It sands, it scrapes and it cuts but the prices range from $100 to several hundred dollars for an Oscillating Multi Tool. So which one fits your work needs and your final budget? Let’s find out!
The Dremel and the DeWALT multi tools were provided by The Home Depot Pro-Spective tool review program. The Bosch was provided by Bosch tools. Affiliate links to follow.
The Budget Friendly Multi Tool
Dremel Multi Max 3.5 AMP Multi Tool Kit – Under $100 – Dremel is one of the go-to choices when it comes to homeowner and DIY’er Rotary and Multi Tool brands. You get 10,000 – 21,000 OPM with a new Tool-less blade change set up on this model.
Hands On With The Dremel
I’ve tested a lot of Dremel Mult Max’s the last few years with a wide range of Amperage and you always know exactly what you’re getting with these tools. They’re reliable and will take your normal homeowner use, but they are not pro-grade. It’s not going to weather the abuse of a job site and hold up long term.
The new blade change system is much easier to navigate for any sized hands but I do worry the soft plastic wheel that locks the blade will be the first casualty for me. The ergonomics are above average with the grip zone and the reinforced cord gives you plenty of room to work with.
The Dremel Verdict
In order to match cuts in wood and metal I had to dial up the power to max with the Dremel. The cutting is clean but there is quite a bit of vibration which comes from the construction materials. It’s still a solid choice for homeowners or DIY’ers looking to take the plunge. It’s a lower cost investment with plenty of function!
The Cordless Multi Tool Upgrade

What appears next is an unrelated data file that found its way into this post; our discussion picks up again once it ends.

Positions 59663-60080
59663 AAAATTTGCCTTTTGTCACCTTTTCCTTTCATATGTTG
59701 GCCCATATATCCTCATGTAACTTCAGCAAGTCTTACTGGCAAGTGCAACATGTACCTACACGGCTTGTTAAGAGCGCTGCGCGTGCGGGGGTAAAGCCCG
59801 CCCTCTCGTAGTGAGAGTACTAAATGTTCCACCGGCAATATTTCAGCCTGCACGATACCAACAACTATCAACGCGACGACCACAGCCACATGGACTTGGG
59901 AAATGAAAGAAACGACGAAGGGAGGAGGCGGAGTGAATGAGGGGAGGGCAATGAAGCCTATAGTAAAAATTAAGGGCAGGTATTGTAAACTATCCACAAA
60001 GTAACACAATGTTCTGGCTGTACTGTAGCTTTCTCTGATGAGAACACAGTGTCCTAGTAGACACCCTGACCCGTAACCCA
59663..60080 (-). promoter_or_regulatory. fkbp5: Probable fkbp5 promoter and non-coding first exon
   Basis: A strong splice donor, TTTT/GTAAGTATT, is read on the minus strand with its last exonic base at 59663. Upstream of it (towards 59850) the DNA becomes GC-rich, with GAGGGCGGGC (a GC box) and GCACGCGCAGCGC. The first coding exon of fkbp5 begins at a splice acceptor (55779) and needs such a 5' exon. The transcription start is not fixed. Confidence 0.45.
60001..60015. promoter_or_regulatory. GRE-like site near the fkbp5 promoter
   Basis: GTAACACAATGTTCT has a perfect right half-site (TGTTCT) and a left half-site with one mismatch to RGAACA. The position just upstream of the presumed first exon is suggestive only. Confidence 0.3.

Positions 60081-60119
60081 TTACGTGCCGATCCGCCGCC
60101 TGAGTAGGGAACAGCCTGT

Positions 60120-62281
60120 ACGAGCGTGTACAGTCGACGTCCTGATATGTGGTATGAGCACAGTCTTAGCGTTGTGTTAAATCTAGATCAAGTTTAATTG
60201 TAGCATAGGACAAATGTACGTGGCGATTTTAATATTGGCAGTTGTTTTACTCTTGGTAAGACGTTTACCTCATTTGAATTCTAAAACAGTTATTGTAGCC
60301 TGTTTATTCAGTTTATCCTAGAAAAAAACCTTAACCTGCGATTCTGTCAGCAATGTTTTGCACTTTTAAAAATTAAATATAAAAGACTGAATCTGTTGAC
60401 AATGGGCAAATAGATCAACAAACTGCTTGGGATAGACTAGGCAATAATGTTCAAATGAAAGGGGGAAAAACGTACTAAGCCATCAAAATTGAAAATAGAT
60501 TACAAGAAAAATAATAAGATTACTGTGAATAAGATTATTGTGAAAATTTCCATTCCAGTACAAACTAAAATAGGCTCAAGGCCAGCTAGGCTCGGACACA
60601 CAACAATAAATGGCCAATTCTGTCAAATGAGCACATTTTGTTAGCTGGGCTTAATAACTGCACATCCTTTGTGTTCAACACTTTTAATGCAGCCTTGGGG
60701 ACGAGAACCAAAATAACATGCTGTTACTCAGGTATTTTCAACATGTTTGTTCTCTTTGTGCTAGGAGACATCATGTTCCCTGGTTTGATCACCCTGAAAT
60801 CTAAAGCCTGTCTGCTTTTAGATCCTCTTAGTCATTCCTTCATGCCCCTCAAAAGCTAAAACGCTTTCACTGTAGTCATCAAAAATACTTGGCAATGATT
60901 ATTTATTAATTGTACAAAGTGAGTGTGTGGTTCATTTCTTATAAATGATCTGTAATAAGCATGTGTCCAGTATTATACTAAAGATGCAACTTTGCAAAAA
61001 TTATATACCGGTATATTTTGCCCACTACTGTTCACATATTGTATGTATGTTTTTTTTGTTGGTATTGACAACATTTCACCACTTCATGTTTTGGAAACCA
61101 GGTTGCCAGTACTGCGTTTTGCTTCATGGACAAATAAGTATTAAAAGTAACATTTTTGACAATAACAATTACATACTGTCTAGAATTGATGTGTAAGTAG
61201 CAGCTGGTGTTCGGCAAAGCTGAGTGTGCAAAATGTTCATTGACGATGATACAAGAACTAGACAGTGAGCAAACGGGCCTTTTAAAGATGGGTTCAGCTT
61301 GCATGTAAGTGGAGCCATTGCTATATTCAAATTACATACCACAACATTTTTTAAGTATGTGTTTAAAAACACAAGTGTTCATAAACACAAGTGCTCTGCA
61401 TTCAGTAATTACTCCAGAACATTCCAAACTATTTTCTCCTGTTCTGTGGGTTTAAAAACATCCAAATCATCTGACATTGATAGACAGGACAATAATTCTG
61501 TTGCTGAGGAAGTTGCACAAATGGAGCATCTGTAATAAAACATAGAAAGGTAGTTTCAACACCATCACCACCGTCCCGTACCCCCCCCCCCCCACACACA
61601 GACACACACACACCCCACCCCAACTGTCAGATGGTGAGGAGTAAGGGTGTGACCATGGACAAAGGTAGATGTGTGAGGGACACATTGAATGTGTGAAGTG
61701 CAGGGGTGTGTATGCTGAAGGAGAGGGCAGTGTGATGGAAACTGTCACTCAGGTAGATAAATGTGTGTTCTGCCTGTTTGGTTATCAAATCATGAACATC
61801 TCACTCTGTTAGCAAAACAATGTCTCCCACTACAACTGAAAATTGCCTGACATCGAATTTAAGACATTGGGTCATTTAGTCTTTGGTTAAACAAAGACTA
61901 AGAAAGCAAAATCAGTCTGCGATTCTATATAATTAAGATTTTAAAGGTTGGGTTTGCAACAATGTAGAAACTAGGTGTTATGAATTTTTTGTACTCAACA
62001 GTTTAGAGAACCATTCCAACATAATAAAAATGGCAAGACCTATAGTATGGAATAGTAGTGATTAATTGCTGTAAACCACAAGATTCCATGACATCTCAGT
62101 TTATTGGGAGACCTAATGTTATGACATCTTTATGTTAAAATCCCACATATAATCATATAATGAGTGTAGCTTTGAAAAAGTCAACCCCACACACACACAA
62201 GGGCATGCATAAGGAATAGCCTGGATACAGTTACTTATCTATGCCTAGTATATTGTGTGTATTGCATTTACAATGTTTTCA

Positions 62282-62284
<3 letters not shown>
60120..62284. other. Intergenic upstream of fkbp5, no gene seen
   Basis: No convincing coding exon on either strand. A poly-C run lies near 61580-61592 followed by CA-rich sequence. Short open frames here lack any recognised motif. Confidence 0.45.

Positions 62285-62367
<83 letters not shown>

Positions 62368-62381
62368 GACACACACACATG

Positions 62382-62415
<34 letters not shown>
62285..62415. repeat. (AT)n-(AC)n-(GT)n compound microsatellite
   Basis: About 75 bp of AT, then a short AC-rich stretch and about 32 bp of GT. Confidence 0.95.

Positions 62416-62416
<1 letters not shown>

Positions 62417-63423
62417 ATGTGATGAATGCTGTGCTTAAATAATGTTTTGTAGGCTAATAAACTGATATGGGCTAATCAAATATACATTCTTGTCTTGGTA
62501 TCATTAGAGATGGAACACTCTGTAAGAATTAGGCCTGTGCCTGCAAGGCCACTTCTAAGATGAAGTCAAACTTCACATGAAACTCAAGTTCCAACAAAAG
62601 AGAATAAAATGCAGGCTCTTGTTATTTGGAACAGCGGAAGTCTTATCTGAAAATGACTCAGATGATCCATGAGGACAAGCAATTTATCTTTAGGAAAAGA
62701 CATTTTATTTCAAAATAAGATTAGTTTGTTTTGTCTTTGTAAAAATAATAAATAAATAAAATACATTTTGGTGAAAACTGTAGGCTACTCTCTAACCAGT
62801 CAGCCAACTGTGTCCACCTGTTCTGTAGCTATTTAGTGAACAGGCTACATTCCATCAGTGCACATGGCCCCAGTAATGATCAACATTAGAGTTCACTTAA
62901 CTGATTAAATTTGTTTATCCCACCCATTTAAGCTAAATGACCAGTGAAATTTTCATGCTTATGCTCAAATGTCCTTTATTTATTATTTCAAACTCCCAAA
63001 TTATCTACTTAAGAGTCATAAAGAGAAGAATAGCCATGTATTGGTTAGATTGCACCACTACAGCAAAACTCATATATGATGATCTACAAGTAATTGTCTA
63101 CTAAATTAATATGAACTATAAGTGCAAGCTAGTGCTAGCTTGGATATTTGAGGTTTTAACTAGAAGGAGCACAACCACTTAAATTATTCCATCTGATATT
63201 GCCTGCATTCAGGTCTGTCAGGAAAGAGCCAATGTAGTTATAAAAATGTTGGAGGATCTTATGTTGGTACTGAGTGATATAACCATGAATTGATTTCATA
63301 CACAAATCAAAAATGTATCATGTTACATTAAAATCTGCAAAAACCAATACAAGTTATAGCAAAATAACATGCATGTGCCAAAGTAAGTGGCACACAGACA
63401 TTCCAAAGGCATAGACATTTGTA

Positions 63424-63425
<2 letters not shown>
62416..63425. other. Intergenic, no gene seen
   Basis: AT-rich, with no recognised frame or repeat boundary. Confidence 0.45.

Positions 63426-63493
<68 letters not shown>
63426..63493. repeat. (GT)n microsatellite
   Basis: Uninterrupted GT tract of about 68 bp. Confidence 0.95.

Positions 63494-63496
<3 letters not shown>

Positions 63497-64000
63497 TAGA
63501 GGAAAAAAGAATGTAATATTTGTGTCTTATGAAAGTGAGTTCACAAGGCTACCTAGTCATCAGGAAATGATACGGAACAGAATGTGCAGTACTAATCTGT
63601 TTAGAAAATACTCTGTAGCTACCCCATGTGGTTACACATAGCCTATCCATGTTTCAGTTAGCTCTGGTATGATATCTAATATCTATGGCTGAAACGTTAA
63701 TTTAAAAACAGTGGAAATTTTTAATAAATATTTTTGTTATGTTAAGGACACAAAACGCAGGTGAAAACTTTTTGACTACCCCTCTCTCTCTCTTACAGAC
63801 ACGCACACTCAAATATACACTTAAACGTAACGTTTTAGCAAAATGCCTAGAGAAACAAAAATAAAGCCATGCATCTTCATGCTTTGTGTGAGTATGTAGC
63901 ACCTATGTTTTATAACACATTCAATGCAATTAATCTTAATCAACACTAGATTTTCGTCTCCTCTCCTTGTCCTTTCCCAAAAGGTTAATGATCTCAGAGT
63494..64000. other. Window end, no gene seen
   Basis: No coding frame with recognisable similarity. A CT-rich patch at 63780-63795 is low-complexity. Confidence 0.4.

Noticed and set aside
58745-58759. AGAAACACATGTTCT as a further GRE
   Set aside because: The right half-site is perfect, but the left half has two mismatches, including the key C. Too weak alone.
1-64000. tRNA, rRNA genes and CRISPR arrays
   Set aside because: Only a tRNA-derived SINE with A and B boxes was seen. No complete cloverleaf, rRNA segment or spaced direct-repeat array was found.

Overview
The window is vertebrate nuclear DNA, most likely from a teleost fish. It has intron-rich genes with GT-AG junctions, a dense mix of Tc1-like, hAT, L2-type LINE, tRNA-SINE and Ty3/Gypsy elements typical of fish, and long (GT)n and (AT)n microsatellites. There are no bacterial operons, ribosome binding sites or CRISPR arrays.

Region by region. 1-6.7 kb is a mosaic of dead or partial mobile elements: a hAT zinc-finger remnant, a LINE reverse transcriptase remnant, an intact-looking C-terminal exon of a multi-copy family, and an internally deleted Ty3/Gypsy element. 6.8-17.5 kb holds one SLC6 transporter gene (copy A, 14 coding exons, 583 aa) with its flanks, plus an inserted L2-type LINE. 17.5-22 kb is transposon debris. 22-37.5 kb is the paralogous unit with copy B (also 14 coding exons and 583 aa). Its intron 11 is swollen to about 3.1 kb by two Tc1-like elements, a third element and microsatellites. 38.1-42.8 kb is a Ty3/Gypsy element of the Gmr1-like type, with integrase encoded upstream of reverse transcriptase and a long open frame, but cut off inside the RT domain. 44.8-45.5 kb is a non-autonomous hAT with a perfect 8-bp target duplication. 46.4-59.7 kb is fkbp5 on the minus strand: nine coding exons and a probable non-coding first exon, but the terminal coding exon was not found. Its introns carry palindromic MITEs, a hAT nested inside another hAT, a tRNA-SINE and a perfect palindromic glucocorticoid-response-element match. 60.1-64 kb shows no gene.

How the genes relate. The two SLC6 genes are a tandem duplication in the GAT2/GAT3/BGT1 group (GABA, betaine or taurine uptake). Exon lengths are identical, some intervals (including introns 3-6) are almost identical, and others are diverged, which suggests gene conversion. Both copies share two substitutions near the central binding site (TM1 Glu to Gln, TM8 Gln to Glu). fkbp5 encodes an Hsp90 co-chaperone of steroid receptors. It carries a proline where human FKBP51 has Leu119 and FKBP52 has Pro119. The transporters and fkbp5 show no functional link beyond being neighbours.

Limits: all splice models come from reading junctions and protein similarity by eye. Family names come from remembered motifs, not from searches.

DeWALT 20v Max Cordless Multi Tool Kit – $100-$200 Range – DeWALT’s are a staple of the job site worker so slapping a 20v Max battery to a cordless Multi Tool just seems natural. The brushless motor gives you plenty of oomph with a 20,000 OPM output.
Hands On With The DeWALT
Ergonomically (spoiler) the DeWALT is hands down the best of the three. It has the most comfortable grip by far which is common for the brand in tool tests. It’s also the only unit tested that uses a trigger pull for operation and it’s very welcomed.
The blade change for the DeWALT is also the easiest system of the bunch. Squeeze the release and the blade pops off. It is, however, tougher if you have smaller hands because of how hard you have to squeeze.
The DeWALT Verdict
With some (but not all) cordless power tools you will sacrifice power for convenience. Out of the three, for wood cutting the DeWALT labored the most, but again it was the only cordless model. If you’re on the DeWALT platform it’s a solid addition and the cordless factor alone is worthy of a buy. Just know the performance is going to be short of corded models.
The High End Beast
Bosch 5.5 Amp StarlockMax Multi Tool Kit – $250-$400 Range – I actually Reviewed this Bosch a while back and it remains an industry top performer. With 8,000 – 20,000 OPM’s, this tool hums when you put it to work.
Hands On With The Bosch
It’s funny because ergonomically, gripping the Bosch is like grabbing one of those red plastic jumbo bats from the barrel. It’s large and has virtually no grip zone. However, between the construction quality and the results you get from using it you don’t care.
I typically struggle to lock the blade into place on the Bosch on my first try, but the StarLockMax system is amazing. There is zero play in the blade which (along with construction) greatly reduce the vibration you arm takes when using this Multi Tool. Better energy efficiency means better control and even better results.
The Bosch Verdict
This is 100% a pro-grade tool and you know it from the moment you flip the switch and say go. It cuts through material with little resistance which in turn gives you a lot more control. However, you pay for all of the quality from the tool to the blades. It’s a worthy upgrade for a person in the trades, but I do hope they remedy the grip zone.
About The Testing
There are a ton of options when it comes to Oscillating Multi Tools which means I by no means tested them all. Some are better, some are worse and some people just have brand biases. Ha! These just happened to be the three I have on hand that perform well for their categories.
Also, because each company has their own blades and attachments, it is tough to gauge a head-to-head without the same constant. I ended up matching the accessories for each task as best as I could but there are advantages to a higher quality attachment.
~ Lazy Guy
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